South Korea's exports posted the first on-year rise in 20 months in August on the back of brisk demand for chips and flat displays, the trade ministry said Thursday, from Yonhap's source.
Outbound shipments came to US$40.1 billion last month, up 2.6 percent from the same month last year, according to the Ministry of Trade, Industry and Energy.
The upturn snapped a record 19th straight months of negative growth that began in January 2015.
Imports also made a turnaround to edge up 0.1 percent on-year to $34.8 billion, recording the first on-year rise in 23 months.
August's trade surplus came to $5.3 billion, marking the 55th consecutive month of a surplus.
The ministry took a cautious stance saying that the uptick in exports may not keep its upward pace in the remaining months of the year due to a stagnant recovery of oil prices and a possible U.S. rate hike.
"We expect our exports to continue to gain ground in the latter half, considering the fact that the August figure made a rebound despite partial strikes in the auto industry and the summer vacation season," said Cheong Seung-il, deputy trade minister for trade affairs, in a press briefing.
"But we have to face external issues that we can't control, such as a higher U.S. interest rate, oil prices and foreign exchange rates. I can't make a positive prediction that the pace will continue."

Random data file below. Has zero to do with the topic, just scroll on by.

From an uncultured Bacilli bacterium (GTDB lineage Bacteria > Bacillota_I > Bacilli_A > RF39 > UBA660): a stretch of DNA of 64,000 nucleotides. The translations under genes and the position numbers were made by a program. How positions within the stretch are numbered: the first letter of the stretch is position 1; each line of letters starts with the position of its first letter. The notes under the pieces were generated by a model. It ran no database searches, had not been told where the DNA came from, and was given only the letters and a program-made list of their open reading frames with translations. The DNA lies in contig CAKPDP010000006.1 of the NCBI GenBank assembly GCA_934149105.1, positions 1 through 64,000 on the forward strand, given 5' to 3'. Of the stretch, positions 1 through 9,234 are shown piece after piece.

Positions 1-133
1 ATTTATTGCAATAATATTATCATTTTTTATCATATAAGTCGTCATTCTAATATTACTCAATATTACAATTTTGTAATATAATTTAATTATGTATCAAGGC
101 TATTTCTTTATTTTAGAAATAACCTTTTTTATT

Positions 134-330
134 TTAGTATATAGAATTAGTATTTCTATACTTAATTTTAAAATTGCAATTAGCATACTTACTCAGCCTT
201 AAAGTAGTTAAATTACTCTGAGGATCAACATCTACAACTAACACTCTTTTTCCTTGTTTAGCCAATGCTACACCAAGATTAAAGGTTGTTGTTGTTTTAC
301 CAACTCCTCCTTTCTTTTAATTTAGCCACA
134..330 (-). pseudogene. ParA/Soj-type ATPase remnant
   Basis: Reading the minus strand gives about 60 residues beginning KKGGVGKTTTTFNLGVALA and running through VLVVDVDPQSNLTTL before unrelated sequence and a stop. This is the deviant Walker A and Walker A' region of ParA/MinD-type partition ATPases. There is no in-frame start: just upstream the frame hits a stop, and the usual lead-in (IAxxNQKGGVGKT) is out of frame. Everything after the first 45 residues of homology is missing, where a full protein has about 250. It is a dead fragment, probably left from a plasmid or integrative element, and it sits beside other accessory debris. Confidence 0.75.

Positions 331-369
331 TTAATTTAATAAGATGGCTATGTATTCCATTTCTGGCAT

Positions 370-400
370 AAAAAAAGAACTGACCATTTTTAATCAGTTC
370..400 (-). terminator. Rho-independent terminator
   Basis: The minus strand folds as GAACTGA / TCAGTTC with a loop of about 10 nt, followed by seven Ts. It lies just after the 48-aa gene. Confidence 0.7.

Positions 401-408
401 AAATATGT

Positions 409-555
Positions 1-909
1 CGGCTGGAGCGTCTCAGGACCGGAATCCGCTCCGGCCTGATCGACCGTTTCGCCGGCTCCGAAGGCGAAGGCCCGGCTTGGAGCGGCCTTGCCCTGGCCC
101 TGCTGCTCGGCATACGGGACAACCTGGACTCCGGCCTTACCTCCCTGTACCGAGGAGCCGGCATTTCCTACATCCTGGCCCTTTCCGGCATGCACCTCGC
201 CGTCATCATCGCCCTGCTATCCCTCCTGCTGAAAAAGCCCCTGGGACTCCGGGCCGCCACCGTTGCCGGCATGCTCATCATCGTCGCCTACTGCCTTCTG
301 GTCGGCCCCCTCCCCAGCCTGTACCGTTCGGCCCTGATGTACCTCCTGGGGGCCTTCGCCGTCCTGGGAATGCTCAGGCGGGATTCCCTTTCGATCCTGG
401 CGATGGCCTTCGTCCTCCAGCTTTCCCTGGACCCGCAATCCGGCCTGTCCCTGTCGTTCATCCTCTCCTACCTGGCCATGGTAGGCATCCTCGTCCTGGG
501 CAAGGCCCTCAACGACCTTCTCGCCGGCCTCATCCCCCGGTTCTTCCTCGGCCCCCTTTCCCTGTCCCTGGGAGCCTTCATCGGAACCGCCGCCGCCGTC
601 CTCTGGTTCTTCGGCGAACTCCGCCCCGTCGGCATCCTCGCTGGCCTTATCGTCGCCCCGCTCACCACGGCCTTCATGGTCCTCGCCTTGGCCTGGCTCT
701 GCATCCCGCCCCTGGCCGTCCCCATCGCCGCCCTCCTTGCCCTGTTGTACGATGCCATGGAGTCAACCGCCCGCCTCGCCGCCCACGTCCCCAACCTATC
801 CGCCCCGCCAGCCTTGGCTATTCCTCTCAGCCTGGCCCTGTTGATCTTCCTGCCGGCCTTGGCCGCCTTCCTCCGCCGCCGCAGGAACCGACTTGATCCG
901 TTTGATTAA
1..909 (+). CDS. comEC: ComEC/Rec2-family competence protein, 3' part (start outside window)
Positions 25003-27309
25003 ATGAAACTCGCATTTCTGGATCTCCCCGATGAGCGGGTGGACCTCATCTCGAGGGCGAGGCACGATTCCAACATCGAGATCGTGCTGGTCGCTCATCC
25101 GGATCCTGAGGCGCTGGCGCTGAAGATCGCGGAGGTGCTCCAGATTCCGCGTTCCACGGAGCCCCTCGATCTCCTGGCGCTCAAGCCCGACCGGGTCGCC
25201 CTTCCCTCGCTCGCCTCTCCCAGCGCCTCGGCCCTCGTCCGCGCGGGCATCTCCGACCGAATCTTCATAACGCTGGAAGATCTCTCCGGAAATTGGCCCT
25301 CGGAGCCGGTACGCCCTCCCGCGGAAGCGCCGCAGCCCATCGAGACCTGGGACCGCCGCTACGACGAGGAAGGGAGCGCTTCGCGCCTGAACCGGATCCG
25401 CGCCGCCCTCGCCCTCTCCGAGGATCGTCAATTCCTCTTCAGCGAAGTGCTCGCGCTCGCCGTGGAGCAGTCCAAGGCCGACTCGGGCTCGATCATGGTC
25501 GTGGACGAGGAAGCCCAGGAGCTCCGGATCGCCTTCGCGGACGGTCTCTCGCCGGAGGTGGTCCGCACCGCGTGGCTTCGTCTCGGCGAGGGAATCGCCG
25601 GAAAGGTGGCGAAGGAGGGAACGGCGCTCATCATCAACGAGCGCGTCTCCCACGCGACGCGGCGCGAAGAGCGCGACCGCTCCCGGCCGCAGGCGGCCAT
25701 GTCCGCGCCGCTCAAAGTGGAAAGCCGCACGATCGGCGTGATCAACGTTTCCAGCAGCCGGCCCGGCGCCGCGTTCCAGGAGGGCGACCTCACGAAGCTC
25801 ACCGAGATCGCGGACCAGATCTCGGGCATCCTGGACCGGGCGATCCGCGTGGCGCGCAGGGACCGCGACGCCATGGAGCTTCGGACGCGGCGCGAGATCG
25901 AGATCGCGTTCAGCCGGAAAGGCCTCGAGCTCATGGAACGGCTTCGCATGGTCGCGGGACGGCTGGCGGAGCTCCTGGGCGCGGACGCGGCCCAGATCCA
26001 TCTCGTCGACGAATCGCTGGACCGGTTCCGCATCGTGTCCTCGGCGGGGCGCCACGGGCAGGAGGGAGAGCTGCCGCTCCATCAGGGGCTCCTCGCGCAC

The trade ministry said a gain in shipments of 13 key items, including semiconductors, computers and flat panels, along with increased working days, led the rebound in August exports.
The combined exports of the 13 export products climbed 1.7 percent on-year in August, turning around from an 11.9 percent fall in July and a 4.1 percent drop in June.
Overseas sales of semiconductors gained 2.5 percent to reach $5.59 billion, the highest monthly value since September 2015, on the back of rising demand for mobile memory chips for new smartphones.
Petrochemical products exports also lent support, with the figure rising 4.1 percent to a 13 month high of $3.15 billion, while 28 vessels worth a combined $3.25 billion were exported, up 89.9 percent on-year last month.
Exports of flat panels, including liquid crystal displays, fell 7.1 percent but marked the slowest on-year decline since July last year to reach a 10 month high of $2.31 billion.
However, shipments of automobiles slumped 14.8 percent to $2.3 billion in August, the smallest monthly record since February 2010, due mainly to a partial strike at major carmakers, including Hyundai Motor Co.
By region, exports to Vietnam continued the upbeat mode to jump 22.8 percent last month, with shipments to Japan rebounding to 7.2 percent.
Exports to China, South Korea's largest export destination, sank 5.3 percent in August from a year ago, continuing their losing streak since the beginning of the year.
Shipments to the United States and the European Union also fell by 4.8 percent each.
The trade ministry expects the country's exports and imports will have a limited impact stemming from Hanjin Shipping Co., which filed for court receivership Wednesday, as the shipper has dealt with some 6 percent of the country's total maritime trade.
"The impact will not be very big to exports although the machinery and textile industries' exports largely depend on Hanjin Shipping," Deputy Minister Jeong said. "The government will do its best to minimize difficulties and damages that exporters will face."
Hanjin Shipping has been suffering worsening financial health stemming from a continued fall in freight rates amid the global economic slowdown and its creditors rejected its request for fresh funds.